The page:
‘This has been an exceptionally tough year, and one of only the reasons we are still in business is because my husband is the chef. He has been working on his own in the kitchen cooking breakfast, lunch and dinner – five days a week. We have closed far more than in previous years in order to give him time off. Turnover is down by a whopping 30%. We have hardly any staff although we have been looking – we can’t find anyone decent. A good chef de partie seems to be a mythical creature – the ones that do show up for trial shifts – think they are chef de partie level and therefore want the salary to match – but they are really only commis chef level – and are not willing to give it a go for a few months at a lower salary to prove themself.
‘We have no objections to paying good money – but they need to be able to do the job. Front of house is just as bad – we are lucky to have a great girl who has worked for us for years – otherwise we would have given up by now. What is the future for small hotels like ours? Do we just give up on quality and serve sandwiches at lunch like everywhere else? And chips with everything? And find someone else do to that so my husband can go elsewhere? It seems no amount of awards brings enough business. We can’t understand why after 12 years trading we are not busier. We only have six rooms – I finally gave in last autumn and went on Booking.com and I have reduced our rates. GHG hotelier.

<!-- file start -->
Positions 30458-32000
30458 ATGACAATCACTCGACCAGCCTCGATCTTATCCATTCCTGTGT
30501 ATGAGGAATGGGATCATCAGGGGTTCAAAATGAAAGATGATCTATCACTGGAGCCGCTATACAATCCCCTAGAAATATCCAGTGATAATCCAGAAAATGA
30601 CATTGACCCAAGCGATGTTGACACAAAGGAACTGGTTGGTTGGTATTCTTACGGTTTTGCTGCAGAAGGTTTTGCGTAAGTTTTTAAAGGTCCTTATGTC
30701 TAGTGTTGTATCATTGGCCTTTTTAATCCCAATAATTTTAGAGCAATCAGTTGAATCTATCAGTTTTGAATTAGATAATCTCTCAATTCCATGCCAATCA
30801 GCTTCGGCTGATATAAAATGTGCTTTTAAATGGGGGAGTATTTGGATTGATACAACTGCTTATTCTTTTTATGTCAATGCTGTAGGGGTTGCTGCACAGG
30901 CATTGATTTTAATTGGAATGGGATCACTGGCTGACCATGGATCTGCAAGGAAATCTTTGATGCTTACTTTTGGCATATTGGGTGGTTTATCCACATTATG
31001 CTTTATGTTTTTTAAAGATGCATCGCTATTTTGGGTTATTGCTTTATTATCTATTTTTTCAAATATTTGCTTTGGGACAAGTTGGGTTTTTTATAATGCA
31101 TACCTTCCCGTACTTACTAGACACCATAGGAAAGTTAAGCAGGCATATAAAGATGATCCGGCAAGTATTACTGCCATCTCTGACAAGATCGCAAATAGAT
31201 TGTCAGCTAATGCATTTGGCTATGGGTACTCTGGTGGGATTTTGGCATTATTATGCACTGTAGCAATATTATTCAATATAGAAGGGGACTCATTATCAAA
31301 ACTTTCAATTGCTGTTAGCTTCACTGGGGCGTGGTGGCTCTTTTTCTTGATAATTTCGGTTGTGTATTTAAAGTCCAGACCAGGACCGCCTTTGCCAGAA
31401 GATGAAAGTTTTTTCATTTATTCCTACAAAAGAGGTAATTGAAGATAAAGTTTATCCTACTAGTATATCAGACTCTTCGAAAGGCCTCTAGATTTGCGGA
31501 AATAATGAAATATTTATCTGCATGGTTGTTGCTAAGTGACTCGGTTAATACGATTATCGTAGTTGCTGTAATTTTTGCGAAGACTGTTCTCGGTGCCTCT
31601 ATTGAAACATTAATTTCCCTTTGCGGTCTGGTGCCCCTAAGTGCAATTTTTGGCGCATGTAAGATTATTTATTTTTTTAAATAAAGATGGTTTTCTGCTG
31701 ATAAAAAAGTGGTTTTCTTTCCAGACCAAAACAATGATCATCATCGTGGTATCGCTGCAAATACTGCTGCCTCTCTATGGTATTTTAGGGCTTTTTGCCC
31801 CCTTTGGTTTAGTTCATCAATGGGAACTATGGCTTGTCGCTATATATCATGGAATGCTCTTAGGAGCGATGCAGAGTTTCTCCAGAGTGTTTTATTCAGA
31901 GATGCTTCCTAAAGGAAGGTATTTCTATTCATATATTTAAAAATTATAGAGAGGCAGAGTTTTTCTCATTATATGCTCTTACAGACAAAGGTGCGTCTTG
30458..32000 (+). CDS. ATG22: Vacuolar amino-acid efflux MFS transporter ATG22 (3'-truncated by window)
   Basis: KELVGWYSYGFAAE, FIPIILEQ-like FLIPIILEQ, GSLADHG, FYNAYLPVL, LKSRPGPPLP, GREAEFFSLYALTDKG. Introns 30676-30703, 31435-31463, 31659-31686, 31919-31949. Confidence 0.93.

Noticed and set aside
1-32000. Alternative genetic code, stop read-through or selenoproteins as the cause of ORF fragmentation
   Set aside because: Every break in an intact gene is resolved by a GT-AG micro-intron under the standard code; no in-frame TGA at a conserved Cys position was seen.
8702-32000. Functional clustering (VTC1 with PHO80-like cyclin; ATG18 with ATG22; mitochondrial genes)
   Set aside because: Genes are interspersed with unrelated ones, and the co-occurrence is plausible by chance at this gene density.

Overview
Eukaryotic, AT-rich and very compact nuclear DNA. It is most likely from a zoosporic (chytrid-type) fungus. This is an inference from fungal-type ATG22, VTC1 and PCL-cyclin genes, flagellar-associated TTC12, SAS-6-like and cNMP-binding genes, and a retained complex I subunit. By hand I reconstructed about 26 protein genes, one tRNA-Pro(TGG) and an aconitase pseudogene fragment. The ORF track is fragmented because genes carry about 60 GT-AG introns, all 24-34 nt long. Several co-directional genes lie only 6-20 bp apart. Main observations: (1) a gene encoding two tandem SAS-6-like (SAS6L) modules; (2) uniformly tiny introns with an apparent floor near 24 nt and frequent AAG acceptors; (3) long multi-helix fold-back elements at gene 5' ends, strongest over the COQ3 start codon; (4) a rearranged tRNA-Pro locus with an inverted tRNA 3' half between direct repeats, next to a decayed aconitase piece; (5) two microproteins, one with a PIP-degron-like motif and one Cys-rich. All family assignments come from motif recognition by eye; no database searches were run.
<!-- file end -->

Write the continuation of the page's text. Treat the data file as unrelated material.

‘Unbelievably I had just altered all my details for your Guide when my chef handed her notice in on the phone this morning.’ GHG hotelier
GHG reply: ‘I always say that if I ever made the mistake of attempting to run a hotel, I would marry the chef (male or female) in an attempt to keep him or her onboard.’
‘Thank you for your enquiry, however I am very sorry but the hotel is now fully booked for accommodation until the end of December, please let us know if you would like to go on the waitlist in case of any cancellations or we can check some further dates for you.’ Morston Hall reception.